How to choose the right toy | Preschoolers

How to choose the right toy | Preschoolers

How to choose the right toy | Preschoolers

The years before your child starts school are a time of wonder. It’s the time of Father Christmas, the Tooth Fairy - and magic. Above all, it’s a time before reality intrudes, of make-believe and let’s pretend.

The toddler years are behind us. There’s still room for exploration but all the intense experimentation and discovery of heuristic play now makes way for the imagination.

What does that mean for toys?

The best toys for preschoolers

  1. Wooden railway
  2. Doll’s house
  3. Puppet theatre
  4. Wooden play shop
  5. Toy kitchen
  6. Vehicles
  7. Loose parts
  8. Peg people
  9. Wooden animals
  10. Small world toys
  11. Tinker trays

    Boy playing with a wooden railway

    Wooden railway

    A wooden railway set often becomes a focal point in the play area, offering more than just entertainment. As trains follow the same track repeatedly, it might seem mundane to an adult observer, but it holds a different value for preschoolers.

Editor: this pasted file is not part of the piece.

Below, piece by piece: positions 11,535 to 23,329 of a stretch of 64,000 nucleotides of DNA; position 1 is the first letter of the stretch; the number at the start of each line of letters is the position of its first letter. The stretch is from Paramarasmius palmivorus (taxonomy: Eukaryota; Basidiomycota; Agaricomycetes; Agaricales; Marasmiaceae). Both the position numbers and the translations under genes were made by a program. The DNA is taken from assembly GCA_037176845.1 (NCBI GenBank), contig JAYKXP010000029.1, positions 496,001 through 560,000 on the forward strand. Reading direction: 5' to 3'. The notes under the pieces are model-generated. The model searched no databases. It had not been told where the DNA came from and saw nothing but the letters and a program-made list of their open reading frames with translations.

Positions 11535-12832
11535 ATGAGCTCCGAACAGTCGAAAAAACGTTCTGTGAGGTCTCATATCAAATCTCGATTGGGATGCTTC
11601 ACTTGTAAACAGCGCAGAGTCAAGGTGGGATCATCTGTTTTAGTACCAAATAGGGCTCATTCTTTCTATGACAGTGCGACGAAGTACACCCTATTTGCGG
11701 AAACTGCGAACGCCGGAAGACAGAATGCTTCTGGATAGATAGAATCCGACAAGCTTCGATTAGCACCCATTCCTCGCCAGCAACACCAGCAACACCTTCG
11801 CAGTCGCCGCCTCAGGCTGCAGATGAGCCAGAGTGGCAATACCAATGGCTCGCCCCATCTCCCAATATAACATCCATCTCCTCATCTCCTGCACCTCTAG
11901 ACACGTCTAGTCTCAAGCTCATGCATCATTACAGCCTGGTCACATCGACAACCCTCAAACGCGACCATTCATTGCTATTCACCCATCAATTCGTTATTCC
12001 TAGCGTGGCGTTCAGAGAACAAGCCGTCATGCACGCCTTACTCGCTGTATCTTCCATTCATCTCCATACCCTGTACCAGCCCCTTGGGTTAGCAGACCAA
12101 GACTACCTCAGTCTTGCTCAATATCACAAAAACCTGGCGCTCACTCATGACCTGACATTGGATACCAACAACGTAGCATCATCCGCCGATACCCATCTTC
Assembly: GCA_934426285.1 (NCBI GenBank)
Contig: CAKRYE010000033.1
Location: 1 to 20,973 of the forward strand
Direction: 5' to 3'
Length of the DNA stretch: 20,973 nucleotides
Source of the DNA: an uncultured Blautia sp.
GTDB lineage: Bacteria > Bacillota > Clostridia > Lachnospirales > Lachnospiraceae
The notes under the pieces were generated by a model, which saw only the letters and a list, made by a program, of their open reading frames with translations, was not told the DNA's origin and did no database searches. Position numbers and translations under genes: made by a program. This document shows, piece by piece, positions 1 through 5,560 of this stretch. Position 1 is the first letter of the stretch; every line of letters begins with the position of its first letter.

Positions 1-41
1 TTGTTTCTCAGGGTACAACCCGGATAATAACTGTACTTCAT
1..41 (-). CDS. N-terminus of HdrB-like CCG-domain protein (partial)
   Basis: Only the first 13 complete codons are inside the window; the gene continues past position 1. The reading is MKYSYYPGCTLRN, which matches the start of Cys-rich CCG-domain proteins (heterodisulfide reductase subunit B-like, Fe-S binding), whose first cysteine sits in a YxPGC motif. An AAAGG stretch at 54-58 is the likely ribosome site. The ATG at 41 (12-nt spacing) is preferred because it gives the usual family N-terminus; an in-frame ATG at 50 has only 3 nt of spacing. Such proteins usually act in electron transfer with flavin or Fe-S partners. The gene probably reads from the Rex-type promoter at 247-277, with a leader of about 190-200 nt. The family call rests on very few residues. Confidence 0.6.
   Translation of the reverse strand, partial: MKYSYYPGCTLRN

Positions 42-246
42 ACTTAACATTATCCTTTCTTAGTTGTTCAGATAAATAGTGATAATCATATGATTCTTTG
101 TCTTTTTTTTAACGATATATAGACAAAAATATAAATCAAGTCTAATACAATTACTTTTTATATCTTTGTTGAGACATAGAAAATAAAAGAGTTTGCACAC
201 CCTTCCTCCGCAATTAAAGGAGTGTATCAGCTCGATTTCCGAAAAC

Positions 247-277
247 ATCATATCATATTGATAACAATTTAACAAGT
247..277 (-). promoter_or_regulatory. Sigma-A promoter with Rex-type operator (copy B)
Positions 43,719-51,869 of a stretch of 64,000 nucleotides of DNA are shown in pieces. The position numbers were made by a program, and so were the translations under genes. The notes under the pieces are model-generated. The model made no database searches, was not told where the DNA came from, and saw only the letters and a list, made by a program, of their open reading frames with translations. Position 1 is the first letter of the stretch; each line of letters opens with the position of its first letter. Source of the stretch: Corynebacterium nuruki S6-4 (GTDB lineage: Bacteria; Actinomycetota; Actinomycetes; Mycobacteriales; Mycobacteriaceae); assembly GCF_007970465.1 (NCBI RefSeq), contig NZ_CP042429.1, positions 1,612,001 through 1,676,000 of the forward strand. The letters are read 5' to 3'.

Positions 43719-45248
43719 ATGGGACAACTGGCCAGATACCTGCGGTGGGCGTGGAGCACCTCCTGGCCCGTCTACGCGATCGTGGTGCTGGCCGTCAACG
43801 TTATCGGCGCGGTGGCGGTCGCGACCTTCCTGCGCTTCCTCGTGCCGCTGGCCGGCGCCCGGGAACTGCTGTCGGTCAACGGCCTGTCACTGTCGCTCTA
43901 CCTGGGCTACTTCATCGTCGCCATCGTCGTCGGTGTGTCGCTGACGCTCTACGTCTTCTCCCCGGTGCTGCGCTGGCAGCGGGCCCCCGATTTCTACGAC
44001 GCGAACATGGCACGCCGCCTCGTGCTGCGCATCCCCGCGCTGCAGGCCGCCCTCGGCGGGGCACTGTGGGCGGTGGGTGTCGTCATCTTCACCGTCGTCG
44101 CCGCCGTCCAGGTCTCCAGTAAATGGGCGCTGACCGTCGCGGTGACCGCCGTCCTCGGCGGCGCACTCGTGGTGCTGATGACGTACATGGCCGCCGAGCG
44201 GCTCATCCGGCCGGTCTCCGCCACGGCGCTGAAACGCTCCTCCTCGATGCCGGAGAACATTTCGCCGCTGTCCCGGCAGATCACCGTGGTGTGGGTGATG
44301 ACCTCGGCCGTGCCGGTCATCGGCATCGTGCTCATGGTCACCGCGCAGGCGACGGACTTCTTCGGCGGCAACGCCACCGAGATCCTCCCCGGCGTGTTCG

Children are drawn to understanding spatial relationships such as over, under, and through, and a wooden railway set is an excellent tool for this. The predictability of the track allows children to engage with fundamental concepts in a controlled environment, making abstract ideas more tangible.

    Through play, children push the train into a tunnel, watching it disappear and emerge repeatedly, a process that never grows old for them. They are not just playing; they are learning by observing the consistent outcome of their actions. Lying down to watch the train from a different perspective, or altering the incline to see how it affects speed, introduces basic physics concepts through hands-on experience.